Step 2 Option B: Second, configure your system to start bluetoothd automatically
Chown and chmod the script from step 1a, then copy it to /etc/init.d
sudo chown root bluetooth
sudo chmod bluetooth 755
sudo cp bluetooth /etc/init.d
Now link it to each of the startup modes
sudo ln -s /etc/init.d/bluetooth /etc/rc5.d/S25bluetooth
sudo ln -s /etc/init.d/bluetooth /etc/rc0.d/K74bluetooth
sudo ln -s /etc/init.d/bluetooth /etc/rc2.d/S25bluetooth
sudo ln -s /etc/init.d/bluetooth /etc/rc4.d/S25bluetooth
sudo ln -s /etc/init.d/bluetooth /etc/rc6.d/K74bluetooth
sudo ln -s /etc/init.d/bluetooth /etc/rc1.d/K74bluetooth
sudo ln -s /etc/init.d/bluetooth /etc/rc3.d/S25bluetooth
Step 2 Option B: Finally, reboot
Step 3: Configure the keyboard
3a: Prepare to connect
The blueman applet should appear after your installation + reboot. Click on it and leave its window open
Turn off all bluetooth devices except for your computer. Then hold the power button on the keyboard down for several seconds, until the green light turns off. Wait a moment, and if the green light doesn't start flashing, hit the power button once quickly.
If at any point it says that the keyboard is asking for authorization, choose to always give it permission.
Once you see the keyboard in the blueman window (hit Search if you do not-- this may take a few tries; you basically have to have blueman searching for the keyboard at the same time that the keyboard green light is flashing), click on it and choose pair.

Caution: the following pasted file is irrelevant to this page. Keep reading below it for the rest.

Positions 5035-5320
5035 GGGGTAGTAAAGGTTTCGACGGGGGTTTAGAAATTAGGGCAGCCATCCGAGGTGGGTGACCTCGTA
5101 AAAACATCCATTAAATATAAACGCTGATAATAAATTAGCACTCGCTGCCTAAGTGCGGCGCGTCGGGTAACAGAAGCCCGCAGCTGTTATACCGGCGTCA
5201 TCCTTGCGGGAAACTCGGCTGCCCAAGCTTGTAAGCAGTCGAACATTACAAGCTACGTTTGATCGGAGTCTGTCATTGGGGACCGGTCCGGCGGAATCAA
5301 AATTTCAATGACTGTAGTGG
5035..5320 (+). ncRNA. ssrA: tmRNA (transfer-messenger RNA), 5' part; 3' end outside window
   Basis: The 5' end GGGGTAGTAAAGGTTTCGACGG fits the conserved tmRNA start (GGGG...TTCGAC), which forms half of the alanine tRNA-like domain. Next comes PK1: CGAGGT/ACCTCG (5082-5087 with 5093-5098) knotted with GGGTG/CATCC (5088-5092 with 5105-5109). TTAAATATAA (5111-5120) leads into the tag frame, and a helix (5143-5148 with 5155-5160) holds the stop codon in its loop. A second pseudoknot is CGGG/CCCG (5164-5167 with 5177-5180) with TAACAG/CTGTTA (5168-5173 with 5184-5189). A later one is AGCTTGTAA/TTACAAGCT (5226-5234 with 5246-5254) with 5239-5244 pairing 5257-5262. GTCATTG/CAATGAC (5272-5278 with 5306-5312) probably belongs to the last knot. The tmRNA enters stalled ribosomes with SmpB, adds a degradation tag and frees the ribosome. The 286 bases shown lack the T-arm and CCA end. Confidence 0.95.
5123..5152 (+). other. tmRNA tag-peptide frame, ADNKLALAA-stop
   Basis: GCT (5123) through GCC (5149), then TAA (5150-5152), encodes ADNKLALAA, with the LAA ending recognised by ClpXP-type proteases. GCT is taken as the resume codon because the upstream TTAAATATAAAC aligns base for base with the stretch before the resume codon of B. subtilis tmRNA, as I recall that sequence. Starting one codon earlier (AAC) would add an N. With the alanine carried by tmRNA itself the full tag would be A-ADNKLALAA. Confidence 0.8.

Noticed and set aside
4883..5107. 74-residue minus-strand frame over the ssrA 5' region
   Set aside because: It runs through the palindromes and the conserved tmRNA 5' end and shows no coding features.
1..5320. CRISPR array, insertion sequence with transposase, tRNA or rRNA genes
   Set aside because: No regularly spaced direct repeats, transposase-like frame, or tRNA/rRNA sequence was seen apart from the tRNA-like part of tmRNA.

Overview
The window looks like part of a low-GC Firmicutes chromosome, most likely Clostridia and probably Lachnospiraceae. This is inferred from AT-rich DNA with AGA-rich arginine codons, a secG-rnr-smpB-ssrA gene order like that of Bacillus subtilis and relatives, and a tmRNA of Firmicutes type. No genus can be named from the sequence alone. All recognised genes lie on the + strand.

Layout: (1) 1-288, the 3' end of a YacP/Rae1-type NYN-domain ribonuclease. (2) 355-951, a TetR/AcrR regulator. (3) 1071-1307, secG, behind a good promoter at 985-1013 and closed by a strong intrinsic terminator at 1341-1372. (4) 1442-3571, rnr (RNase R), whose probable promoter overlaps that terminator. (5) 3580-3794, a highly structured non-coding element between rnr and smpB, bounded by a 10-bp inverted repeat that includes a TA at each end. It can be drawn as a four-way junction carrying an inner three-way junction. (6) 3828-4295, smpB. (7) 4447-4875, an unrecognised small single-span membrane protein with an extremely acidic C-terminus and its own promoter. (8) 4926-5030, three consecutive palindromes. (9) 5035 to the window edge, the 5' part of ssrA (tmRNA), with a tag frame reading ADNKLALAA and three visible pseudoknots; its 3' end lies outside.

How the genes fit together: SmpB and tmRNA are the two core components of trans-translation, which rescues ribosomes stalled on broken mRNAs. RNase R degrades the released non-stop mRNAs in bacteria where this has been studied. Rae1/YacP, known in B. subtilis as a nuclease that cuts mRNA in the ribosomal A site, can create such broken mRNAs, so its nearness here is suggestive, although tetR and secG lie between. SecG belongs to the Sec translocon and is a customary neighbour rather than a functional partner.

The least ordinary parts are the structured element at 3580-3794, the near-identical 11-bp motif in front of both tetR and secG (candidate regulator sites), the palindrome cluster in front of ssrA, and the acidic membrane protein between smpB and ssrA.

During this time, it may help to hit the Return button a few times on the keyboard. I would advise against hitting other keys, however, as they may mess up the pairing process.
When prompted to pair, type in any 4 or 6 digit pin, hit return, and then do the same on your Apple keyboard. It should say "success". At this point, your keyboard may or may not work, for one of two reasons:
PROBLEM #1: keyboard was connected as a number pad only (e.g. it would type numbers instead of 'j', 'k', etc)
Solution, from How do I get the Apple Wireless Keyboard Working in 10.10?:
Press fn-F6 twice to disable numlock. To switch numlock off permanently after log-in go to System -> Preferences -> Keyboard -> Layout -> Layout Options -> Miscellaneous compatibility options -> turn on "Default numeric keypad keys"
PROBLEM #2: keyboard won't type anything at all, even after it is successfully connected
Solution: restart bluetooth, or, reboot. See below on restarting bluetooth.
3c: confirm that your link key is saved for next time
check that /var/lib/bluetooth/.../linkkeys contains your device with some string of hex values next to it. If it does not, the device will not be recognized after reboot.
Step 4: Configure the magic trackpad
Step 4a: Follow the same steps as step 3, except use a PIN of '0000' (and obviously you won't need to type the matching pin in on the mouse).
Step 4b: multi-touch driver
You should have basic mouse functionality now. To use multi-touch functionality, you need to override the default driver in xorg.conf. This is described in "https://wiki.ubuntu.com/Multitouch/AppleMagicTrackpad#Support on Ubuntu 10.04 (Lucid Lynx)", and I have copied some of the key steps below:
note the vendor and product. my Apple trackpad vendor/product is: 0x5ac/0x30e. Then, edit /etc/X11/xorg.conf and add the following to the bottom of it (change the matchUSBID value if your vendor/product is different):
Identifier "Magic Trackpad"
Step 4c: Reboot the computer so it reloads the xorg settings.
AND THAT'S ALL FOLKS! HOPEFULLY YOU ARE ALL SET NOW!
Below are some instructions for generic bluetooth-related functions:
Generic Bluetooth Functions: Restarting Bluetooth
Easiest option (if your startup scripts are set up)
Harder option (without scripts):
sudo bluetoothd --udev
not sure what the udev does, but that's what the default install does
If all else fails, reboot
Generic Bluetooth Functions: using hciconfig and hcitool
- hciconfig --help
- hcitool --help